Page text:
Ultimately, organizations will need to put this risk context into action. Security teams will need to establish the criteria for what should and should not be allowed on an organization’s network. It could be an overall risk score for a device or based on the presence of a critical hardware or firmware vulnerability. The appropriate policies and responses will naturally vary based on the risk tolerance of each enterprise or agency.
Automated Vulnerability and Patch Management
Most every organization spends considerable effort scanning for vulnerabilities and applying patches. However, the CSI calls out the importance of the system and component vulnerabilities that vulnerability management teams often miss. The document calls out the following:
Organizations must maintain awareness of firmware patches below the software layer. These patches may not be delivered via OS patch managers or other automated patching solutions. Some patches may come from the system vendor, while others may be specific to an individual component manufacturer (e.g., SSD firmware provided by the storage vendor – not the system vendor). There are two general realms of device-specific patches:
1. Fixed System firmware: System vendors collaborate with soldered component vendors to deliver patches to customers. CPU microcode and NIC (network interface card) firmware is usually shared by the device’s manufacturer.
2. Component firmware: Most frequently applies to components with standardized connectors such as storage drives or graphics processors. Individual component vendors provide firmware updates for their specific products.
This highlights multiple important points. First, the complex nature of technology supply chains can make it hard to know exactly where important firmware updates will come from, if at all. For example, from one laptop vendor or model to another, an update may be handled by the OS, be delivered as firmware updates from the OEM, from the chipset vendor, or may need to be downloaded and applied individually by the customer. This makes it very easy for organizations to overlook critical updates unless they have a consistent way of auditing the supply chain security and posture across all their vendors and models.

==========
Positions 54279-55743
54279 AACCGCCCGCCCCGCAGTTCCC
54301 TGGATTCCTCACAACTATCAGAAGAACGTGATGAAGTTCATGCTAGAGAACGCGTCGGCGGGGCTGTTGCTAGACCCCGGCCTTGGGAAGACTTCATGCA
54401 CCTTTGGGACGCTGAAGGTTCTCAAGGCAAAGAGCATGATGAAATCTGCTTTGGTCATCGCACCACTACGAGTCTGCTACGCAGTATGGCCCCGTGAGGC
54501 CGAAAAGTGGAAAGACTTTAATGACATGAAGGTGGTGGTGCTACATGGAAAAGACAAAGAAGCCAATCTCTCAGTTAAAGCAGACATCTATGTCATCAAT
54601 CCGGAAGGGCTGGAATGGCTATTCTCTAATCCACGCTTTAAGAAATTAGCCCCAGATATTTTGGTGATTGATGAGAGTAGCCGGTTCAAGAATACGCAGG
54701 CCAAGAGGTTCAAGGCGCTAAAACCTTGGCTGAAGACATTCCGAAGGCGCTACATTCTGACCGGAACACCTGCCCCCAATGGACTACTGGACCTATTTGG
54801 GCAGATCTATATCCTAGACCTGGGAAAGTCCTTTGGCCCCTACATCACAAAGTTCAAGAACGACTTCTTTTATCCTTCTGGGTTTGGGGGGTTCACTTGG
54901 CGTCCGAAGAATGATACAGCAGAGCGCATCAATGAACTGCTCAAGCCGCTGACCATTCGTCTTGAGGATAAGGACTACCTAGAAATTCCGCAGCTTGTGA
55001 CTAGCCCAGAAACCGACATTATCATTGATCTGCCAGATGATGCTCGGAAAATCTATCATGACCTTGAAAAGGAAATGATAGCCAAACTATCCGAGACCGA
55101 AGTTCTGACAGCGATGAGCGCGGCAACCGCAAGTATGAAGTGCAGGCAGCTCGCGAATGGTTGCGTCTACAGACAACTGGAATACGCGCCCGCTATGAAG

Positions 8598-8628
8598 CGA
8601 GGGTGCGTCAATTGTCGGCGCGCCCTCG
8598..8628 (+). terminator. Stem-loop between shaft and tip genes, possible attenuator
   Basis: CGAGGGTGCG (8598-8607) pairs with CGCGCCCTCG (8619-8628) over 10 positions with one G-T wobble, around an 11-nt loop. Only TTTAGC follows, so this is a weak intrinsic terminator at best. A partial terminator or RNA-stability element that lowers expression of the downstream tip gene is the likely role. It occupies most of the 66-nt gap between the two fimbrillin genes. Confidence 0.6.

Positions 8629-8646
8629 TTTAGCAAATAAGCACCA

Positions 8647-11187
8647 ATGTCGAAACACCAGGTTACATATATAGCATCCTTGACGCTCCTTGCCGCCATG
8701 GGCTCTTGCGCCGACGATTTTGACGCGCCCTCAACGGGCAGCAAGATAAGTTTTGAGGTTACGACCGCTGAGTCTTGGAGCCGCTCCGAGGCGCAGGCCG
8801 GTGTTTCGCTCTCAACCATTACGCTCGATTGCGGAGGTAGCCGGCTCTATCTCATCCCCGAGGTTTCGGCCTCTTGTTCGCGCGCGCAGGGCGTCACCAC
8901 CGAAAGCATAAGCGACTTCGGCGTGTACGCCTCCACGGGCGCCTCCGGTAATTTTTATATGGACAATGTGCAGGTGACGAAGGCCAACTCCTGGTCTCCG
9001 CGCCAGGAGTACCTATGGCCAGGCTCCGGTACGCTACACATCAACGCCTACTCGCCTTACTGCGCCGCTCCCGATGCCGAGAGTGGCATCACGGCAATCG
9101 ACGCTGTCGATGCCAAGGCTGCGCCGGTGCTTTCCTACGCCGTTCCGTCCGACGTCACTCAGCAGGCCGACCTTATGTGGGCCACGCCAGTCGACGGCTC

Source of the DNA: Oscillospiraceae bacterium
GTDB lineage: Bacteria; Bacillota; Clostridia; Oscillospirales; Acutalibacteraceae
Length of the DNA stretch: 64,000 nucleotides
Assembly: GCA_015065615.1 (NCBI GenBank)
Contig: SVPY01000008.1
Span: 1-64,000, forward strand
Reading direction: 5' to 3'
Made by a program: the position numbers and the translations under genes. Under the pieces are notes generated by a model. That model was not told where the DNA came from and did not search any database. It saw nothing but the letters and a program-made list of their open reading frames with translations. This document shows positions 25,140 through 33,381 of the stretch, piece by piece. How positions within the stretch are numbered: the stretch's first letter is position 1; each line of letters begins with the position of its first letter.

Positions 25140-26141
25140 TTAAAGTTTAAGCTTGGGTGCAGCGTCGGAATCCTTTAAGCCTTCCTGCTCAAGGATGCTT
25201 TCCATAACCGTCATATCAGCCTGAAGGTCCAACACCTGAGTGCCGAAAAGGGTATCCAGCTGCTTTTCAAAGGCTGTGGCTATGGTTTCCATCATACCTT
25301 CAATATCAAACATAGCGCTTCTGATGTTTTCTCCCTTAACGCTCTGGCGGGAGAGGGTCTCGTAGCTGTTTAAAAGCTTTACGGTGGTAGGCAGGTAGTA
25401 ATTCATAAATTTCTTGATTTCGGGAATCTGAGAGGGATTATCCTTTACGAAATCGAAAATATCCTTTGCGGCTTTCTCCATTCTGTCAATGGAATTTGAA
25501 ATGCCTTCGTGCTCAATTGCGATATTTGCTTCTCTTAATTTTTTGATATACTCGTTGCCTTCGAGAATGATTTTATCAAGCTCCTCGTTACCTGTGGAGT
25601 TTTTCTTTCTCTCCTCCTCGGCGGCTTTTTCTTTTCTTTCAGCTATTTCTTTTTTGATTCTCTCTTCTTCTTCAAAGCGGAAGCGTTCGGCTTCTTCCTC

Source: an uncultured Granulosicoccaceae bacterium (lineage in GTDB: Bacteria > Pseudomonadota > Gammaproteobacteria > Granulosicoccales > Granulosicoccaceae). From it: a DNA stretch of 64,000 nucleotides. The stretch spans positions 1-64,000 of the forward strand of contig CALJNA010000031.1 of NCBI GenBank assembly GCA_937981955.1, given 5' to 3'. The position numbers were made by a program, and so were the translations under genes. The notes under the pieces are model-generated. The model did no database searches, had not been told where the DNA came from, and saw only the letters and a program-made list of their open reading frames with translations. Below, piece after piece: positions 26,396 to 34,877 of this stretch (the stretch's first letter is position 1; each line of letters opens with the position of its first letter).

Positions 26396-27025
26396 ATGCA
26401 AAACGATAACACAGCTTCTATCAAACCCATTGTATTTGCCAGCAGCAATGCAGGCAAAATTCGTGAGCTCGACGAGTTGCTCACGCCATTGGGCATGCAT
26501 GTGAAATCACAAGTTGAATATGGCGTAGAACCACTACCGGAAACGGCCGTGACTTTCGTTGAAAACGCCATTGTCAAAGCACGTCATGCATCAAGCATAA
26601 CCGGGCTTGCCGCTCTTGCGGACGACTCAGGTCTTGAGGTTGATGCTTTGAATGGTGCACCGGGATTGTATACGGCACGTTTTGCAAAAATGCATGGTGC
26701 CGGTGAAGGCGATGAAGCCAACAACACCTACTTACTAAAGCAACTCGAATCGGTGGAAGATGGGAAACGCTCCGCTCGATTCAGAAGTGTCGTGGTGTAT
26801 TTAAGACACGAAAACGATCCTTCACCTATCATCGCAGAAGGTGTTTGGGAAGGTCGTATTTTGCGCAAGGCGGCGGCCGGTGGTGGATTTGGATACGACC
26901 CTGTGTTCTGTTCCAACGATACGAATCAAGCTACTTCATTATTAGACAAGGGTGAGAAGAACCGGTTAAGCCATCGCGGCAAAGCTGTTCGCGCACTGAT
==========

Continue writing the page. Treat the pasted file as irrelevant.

Secondly, these same issues extend down to the individual hardware and software components within a system. In addition to keeping the system BIOS or UEFI firmware up to date, teams must be able to find and address weaknesses in a device’s SSD, network controller, PCIe controller, or dozens of other components. This is again an area that will almost certainly be missed by traditional scans and will need to be handled by a supply chain security platform.
Threat Detection and Response
With all this focus on securing the device layer, it is important to remember why it has become such a priority. In short, attackers have recognized the device layer as the weak link in many organizations. Adversaries have targeted network devices as initial access vectors that can then be used to spread within an organization. On laptops and servers, low-level implants and backdoors can be used to maintain long-term persistence while evading more traditional protections. The device pillar CSI calls out the following:
In addition to the more common high-level threats to operating systems and application software, ZT capabilities must defend systems from persistent and hard-to-detect threats against devices. Past examples of low-level, persistent threats include:
- LoJax boot rootkit
- MosaicRegressor firmware implant
- UEFI Secure Boot bypasses BootHole and BlackLotus
- Side channel vulnerabilities such as Spectre, Meltdown, Fallout, ZombieLoad, NetSpectre, Downfall, and Inception
- SSD over-provisioning malware
This is yet another area where organizations can have gaps. Most security teams lack any visibility into threats on non-traditional devices such as network devices, security appliances, or server BMCs. And while traditional EDR/XDR tools can look for threats, they often rely on the host operating system for information. A threat residing below the OS can easily provide false information up to the OS or disable protections entirely. Yet another area where firmware and supply chain security tools can close a critical gap.
These are some of the key ways that Zero Trust intentions turn into Zero Trust practices at the device level. And as the NSA doc calls out, the device pillar of Zero Trust requires organizations to dig deeper into their devices than they may have in the past. The good news is that new security tools are available that can make this a simple, highly automated process. That is our mission at Eclypsium, and if you would like to learn more, please contact the team at [email protected].